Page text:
We often think of multiculturalism as a particularly modern virtue, but the ancient Greek historian Herodotus gave a pretty good argument for respecting other peoples’ cultures more than two millennia ago.
Here’s the story he tells:
When Darius was king [of Persia], he summoned the Greeks who were at his court and asked them how much money it would take to get them to eat the bodies of their deceased fathers. They replied that nothing would make them do so. Darius then summoned some Indians, called Kallatiai, whose custom it is to eat their dead parents, and asked them—in the presence of the Greeks, who had an interpreter to explain the Kallatiai’s words—how much money it would take to convince them to cremate their deceased fathers [as was the Greek custom]. The Kallatiai exclaimed that he should not even mention such an abomination. Custom dictates such things, and it seems to me that [the poet] Pindar got it quite right when he said that custom is king.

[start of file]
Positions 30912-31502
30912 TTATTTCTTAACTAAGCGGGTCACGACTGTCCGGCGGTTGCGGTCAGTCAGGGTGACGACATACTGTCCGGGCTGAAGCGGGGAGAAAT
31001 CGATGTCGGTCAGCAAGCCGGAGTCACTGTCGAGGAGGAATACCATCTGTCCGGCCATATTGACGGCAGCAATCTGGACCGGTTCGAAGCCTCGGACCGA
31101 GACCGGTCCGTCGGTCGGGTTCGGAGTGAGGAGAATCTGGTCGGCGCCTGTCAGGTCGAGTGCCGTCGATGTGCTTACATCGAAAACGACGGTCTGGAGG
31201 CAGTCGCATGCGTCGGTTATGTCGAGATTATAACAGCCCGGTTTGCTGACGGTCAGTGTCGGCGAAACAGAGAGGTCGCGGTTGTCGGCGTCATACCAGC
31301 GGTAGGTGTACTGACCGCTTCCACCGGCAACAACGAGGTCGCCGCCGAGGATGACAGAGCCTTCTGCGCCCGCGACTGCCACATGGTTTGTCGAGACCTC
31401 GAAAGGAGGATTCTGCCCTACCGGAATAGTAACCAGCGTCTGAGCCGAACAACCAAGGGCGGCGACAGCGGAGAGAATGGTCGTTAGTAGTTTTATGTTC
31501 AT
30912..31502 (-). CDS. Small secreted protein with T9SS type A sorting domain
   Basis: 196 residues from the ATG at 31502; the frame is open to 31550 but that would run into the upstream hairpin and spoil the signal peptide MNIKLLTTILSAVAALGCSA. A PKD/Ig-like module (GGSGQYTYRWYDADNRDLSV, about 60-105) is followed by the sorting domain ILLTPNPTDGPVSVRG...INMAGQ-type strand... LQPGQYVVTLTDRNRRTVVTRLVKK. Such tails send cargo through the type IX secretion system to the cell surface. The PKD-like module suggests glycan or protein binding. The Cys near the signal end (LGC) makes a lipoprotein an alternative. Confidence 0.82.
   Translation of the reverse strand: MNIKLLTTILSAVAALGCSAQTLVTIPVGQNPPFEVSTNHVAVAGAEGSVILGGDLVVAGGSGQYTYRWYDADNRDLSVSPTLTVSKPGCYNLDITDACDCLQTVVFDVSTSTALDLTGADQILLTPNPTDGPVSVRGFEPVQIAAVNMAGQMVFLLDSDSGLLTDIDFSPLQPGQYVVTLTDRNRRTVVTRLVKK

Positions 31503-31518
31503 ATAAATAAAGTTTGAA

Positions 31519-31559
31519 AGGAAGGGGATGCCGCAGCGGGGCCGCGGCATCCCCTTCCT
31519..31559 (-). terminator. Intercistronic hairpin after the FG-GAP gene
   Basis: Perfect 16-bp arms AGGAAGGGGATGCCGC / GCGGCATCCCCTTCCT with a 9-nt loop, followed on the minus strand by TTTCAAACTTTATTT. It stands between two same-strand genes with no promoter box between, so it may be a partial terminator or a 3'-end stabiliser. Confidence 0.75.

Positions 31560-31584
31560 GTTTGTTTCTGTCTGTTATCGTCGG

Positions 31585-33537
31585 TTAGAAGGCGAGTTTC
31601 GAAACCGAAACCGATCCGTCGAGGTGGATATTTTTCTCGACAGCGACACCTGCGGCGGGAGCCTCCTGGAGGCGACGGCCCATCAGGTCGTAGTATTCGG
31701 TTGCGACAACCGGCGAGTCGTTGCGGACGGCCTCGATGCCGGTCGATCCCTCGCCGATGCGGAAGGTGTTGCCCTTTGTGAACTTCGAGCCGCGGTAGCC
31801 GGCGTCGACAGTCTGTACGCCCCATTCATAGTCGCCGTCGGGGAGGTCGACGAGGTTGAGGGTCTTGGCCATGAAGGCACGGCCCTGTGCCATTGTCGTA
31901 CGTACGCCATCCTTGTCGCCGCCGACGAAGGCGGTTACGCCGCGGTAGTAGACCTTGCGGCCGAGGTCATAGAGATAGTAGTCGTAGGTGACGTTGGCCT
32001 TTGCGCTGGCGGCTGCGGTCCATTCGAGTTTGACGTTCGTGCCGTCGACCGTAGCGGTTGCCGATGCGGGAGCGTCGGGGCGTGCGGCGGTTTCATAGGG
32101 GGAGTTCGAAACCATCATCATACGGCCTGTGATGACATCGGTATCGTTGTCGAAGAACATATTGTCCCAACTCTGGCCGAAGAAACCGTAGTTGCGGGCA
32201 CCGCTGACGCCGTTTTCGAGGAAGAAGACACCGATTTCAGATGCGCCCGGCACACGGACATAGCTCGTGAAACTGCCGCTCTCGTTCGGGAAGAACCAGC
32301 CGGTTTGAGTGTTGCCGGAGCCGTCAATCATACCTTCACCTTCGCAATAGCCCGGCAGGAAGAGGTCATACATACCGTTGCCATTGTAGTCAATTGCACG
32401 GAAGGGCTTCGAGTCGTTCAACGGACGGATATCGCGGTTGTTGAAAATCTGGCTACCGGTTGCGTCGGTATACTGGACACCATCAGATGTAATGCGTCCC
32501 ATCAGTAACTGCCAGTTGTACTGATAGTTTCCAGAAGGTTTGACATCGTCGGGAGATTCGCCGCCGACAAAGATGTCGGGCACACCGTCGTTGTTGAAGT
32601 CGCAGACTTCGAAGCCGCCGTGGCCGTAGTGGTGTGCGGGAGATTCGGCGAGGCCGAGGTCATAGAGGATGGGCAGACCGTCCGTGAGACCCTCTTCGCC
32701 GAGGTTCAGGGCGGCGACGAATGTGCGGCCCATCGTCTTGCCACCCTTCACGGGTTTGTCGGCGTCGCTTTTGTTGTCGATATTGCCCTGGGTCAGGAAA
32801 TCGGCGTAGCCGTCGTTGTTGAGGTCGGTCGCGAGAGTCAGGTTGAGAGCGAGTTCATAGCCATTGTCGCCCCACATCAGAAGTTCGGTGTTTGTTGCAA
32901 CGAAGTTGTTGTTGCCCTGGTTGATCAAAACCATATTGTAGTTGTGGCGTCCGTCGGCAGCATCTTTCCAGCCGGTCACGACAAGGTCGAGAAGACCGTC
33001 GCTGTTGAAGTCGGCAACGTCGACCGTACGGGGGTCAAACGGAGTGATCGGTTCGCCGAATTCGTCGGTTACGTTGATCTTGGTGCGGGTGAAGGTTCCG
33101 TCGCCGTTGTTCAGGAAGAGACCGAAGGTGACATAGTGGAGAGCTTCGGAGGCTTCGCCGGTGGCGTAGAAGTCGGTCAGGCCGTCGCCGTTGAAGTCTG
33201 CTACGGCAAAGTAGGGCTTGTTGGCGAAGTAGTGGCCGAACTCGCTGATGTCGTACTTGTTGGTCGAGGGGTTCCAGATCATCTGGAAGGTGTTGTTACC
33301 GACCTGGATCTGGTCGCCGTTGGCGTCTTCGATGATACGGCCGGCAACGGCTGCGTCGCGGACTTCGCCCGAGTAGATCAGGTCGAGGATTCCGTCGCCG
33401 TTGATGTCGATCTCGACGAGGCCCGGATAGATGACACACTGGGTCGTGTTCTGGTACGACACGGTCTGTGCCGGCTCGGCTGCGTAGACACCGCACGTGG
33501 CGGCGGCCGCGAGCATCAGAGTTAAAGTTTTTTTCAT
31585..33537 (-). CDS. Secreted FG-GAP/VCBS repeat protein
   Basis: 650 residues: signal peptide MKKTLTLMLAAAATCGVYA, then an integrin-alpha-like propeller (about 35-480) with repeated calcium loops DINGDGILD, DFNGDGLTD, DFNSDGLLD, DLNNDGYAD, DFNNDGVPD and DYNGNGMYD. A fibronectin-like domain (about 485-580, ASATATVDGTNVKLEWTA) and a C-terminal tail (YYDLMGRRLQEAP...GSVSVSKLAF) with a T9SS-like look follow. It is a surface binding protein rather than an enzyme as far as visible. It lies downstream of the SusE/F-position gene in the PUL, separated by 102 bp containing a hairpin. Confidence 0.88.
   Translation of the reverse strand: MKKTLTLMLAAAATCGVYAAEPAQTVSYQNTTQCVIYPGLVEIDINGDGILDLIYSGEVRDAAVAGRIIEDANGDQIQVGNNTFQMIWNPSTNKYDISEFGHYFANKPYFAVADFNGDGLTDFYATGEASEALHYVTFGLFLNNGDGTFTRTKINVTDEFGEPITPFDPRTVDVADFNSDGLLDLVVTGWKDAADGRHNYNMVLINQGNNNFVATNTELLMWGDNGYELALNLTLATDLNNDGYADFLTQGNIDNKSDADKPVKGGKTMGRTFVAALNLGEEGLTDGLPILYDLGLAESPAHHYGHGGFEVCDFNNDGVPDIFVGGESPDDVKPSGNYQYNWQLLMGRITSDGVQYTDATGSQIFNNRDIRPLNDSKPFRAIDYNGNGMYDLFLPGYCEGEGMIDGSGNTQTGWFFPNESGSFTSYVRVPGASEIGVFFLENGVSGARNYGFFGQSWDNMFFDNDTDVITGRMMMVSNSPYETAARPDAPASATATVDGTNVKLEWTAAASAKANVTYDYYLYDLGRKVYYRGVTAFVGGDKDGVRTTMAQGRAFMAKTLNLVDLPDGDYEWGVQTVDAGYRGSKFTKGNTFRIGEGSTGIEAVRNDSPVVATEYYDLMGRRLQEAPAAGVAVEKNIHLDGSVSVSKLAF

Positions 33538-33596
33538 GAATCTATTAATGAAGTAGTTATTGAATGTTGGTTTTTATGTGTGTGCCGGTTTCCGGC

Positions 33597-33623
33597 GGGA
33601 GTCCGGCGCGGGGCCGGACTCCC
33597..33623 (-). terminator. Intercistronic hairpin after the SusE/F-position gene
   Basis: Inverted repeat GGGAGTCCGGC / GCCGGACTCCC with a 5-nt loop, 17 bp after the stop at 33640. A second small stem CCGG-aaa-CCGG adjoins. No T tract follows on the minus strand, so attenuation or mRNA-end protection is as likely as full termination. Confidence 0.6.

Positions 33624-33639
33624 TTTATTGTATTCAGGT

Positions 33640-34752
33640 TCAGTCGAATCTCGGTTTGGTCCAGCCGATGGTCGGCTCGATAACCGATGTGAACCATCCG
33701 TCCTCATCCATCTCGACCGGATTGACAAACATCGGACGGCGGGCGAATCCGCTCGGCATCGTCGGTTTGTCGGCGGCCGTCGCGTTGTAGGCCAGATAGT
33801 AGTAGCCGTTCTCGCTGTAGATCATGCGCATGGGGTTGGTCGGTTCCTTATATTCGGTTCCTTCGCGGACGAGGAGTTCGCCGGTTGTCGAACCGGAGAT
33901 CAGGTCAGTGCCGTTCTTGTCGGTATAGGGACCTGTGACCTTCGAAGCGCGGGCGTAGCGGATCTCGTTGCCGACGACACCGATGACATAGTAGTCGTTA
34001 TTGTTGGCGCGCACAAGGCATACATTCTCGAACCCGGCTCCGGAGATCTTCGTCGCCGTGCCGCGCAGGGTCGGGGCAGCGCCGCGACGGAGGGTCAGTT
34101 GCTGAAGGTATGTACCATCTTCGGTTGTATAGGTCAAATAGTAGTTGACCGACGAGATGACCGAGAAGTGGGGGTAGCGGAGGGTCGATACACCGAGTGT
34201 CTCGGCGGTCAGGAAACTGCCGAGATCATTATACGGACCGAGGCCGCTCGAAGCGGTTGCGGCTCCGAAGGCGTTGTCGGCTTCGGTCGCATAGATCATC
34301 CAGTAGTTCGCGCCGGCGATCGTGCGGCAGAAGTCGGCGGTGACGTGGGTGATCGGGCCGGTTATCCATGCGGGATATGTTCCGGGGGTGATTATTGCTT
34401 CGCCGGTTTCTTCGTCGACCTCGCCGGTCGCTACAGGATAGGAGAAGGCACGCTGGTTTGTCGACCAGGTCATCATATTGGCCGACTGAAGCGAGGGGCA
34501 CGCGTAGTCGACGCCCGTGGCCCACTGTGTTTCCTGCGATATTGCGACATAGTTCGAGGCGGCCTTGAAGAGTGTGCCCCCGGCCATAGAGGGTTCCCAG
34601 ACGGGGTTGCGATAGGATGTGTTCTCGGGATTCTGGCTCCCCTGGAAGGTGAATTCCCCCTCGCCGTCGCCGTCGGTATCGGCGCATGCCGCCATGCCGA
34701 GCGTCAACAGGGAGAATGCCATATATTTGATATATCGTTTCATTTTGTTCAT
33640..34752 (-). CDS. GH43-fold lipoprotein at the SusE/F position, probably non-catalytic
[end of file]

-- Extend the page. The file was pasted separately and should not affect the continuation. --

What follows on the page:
– Herodotus, Histories 3.38
Herodotus does not tell this story at random but to illustrate a point. Cambyses, a different Persian king, had mocked the Egyptians for worshiping a black bull, and Herodotus felt that Cambyses had been very wrong, even insane, to do so. This story about Darius’ cultural investigations was meant to drive the point home: everyone believes in their own way of doing things, and it is wrong to dismiss or disparage other peoples’ culture, even if you don’t share it or even understand it. We can respect other people’s culture just as we expect them to respect ours. No culture is right or wrong.
So, for those of you keeping score, that’s a Greek author standing up for Egyptian traditions against the scorn of a Persian king and citing another Persian king’s discussions with Greeks and Indians to do it. Herodotus’ defense of multiculturalism is itself multicultural.
Image: Relief sculpture of Darius via Wikimedia (Persepolis; sixth century BCE; stone)
History for Writers is a weekly feature which looks at how history can be a fiction writer’s most useful tool. From worldbuilding to dialogue, history helps you write. Check out the introduction to History for Writers here.